Senate GOP tax bill would delay biz cut, undo deductions

Amid intense political pressure to achieve results, Senate Republicans prepared to unveil sweeping tax legislation Thursday that would usher in billions in cuts for people and corporations and repeal the federal deduction for state and local taxes.

Senate Republicans unveiled their tax overhaul plan Thursday as the GOP races to pass President Donald Trump's top priority before their self-imposed Thanksgiving deadline. Delaying that reduction would lower the cost of the bill to the Treasury, but the delay is opposed by the White House and some Senate Republicans. Some of the bill's provisions threaten GOP rebellion. Their bill would leave the prized mortgage interest deduction untouched for homeowners in a concession to the powerful real estate lobby but would ignore a House compromise on the hot-button issue of state and local tax deductions.

The Senate plan differs in some key ways from the version introduced by the House last week. And it would preserve the medical expenses deduction, which the House looked to scrap.

It would lower the corporate tax rate to 20 percent, which the talking points say are the largest reduction for the US corporate tax rate in history.

Early reports of the delay in making public the Senate tax plan sent the Dow Jones Industrial average down more than 200 points, though business interests had anxious the phase-in would last even longer and the market recovered.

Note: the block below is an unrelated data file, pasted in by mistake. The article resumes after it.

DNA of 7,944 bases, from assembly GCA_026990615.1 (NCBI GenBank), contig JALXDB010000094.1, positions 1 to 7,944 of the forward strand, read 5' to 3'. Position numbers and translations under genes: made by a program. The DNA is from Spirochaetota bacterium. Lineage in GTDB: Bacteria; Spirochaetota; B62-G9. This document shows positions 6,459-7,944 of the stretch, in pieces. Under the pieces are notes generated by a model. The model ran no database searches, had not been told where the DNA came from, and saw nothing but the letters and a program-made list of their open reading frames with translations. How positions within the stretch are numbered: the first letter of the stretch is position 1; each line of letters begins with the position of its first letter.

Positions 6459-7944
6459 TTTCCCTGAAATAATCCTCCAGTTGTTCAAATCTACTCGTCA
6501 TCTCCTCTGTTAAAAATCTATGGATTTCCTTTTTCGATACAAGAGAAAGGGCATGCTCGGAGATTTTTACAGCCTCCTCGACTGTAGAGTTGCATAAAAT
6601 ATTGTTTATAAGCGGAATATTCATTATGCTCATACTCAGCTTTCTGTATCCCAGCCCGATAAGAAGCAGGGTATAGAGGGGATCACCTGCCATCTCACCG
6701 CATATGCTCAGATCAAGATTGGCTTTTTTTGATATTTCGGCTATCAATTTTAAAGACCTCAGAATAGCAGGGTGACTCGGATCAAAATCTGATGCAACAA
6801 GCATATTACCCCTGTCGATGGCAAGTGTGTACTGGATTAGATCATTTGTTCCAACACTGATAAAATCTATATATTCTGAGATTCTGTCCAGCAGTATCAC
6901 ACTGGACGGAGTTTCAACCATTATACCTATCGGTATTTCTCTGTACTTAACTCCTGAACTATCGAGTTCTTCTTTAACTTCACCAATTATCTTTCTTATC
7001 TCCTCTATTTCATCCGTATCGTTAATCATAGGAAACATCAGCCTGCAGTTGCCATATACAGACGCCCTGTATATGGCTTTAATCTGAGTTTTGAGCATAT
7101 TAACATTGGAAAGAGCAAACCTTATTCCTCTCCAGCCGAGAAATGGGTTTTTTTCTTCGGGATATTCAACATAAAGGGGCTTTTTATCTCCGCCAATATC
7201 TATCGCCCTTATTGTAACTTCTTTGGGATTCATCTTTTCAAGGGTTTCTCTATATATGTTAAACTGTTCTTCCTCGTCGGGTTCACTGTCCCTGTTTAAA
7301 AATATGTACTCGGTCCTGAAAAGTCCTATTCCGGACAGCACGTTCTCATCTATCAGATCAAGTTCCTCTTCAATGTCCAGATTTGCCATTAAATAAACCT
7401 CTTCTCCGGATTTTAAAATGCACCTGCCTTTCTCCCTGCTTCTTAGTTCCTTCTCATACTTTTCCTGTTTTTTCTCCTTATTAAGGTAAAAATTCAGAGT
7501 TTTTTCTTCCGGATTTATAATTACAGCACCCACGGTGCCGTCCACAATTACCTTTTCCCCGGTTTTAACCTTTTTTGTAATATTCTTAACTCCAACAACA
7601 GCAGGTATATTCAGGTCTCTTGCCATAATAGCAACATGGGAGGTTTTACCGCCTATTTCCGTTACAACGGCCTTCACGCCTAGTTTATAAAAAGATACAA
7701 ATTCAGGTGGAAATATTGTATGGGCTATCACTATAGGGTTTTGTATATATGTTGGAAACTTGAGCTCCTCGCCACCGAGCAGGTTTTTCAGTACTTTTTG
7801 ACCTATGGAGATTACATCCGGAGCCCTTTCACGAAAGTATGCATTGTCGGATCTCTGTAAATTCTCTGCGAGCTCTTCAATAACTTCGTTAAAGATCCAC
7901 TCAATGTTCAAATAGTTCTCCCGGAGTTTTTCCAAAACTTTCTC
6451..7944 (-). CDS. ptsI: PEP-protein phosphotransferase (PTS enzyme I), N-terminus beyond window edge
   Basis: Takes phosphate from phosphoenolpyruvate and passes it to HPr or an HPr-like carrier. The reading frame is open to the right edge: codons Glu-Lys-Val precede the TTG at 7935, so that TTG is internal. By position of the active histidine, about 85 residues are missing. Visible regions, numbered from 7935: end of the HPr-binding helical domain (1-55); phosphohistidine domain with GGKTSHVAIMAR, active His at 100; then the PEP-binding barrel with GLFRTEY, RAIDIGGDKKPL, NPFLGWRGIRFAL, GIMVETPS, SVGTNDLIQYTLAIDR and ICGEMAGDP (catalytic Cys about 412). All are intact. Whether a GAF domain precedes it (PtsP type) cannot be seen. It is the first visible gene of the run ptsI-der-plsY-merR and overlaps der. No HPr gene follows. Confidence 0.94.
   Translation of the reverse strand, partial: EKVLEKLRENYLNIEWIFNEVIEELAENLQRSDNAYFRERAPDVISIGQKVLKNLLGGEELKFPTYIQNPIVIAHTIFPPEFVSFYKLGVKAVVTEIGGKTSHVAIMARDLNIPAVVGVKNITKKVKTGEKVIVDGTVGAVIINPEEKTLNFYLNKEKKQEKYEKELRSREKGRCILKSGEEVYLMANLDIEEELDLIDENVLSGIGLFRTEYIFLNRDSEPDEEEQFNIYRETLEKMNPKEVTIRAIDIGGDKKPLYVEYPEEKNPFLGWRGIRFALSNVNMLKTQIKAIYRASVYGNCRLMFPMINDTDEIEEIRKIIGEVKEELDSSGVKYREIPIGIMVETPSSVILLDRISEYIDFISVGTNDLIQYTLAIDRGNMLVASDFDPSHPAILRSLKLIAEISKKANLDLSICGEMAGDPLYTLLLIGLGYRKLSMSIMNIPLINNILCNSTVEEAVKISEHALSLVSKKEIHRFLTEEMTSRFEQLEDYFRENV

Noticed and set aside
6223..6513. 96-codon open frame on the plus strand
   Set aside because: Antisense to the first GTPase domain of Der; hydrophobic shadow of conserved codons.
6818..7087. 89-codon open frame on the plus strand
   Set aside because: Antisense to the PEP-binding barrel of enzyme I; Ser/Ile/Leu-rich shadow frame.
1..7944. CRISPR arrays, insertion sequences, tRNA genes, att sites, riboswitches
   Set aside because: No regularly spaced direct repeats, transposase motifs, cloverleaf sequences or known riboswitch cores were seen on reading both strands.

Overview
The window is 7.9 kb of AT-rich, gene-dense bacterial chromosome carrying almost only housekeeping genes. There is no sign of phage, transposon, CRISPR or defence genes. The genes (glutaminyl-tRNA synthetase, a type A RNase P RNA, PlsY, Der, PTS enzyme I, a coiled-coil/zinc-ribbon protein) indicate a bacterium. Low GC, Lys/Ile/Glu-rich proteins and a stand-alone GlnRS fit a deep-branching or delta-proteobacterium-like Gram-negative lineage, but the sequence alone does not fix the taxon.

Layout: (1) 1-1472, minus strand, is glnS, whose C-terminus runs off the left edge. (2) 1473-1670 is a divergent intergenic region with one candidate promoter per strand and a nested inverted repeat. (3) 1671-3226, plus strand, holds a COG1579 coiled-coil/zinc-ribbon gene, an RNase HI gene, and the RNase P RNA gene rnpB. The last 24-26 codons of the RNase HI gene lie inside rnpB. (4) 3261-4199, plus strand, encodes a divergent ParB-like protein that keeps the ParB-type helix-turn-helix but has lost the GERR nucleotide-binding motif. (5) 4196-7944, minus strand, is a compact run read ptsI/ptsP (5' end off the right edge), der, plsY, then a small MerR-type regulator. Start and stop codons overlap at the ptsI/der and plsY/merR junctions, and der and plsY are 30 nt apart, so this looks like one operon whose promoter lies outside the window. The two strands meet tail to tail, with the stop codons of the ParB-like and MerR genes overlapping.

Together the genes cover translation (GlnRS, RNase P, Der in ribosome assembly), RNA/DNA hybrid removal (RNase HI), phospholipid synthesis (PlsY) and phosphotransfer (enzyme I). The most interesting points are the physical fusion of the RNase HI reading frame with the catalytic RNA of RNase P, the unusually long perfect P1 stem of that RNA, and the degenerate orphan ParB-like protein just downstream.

In the House, Ways and Means Committee Chair Rep. Kevin Brady was making last-minute changes before the panel votes later Thursday to deliver it to the full House.

Despite having property taxes that could potentially be deducted under the House bill, many of these taxpayers would not deduct those taxes in practice because the combination of itemized deductions they are allowed to deduct (which would no longer include state income and sales taxes) would be smaller than the standard deduction. Several GOP lawmakers in the House have already come out against their colleagues' plan.

The Senate would boost the child tax credit to $1,650 and raise the income threshold for the measure. It would also lower the tax rate on "hard-earned business income of Main street job creators" to no more than 25 percent, the talking points say. If Republicans don't meet that, the measure would be vulnerable to a bill-killing Senate filibuster by Democrats that GOP senators lack the votes to block.

The tax reform plan crafted by House Republicans would add $1.7 trillion to the debt over the next decade, according to a brief analysis released Wednesday by the nonpartisan Congressional Budget Office (CBO).

That could force them to scramble for more revenue as the process moves along.

  • Jon Douglas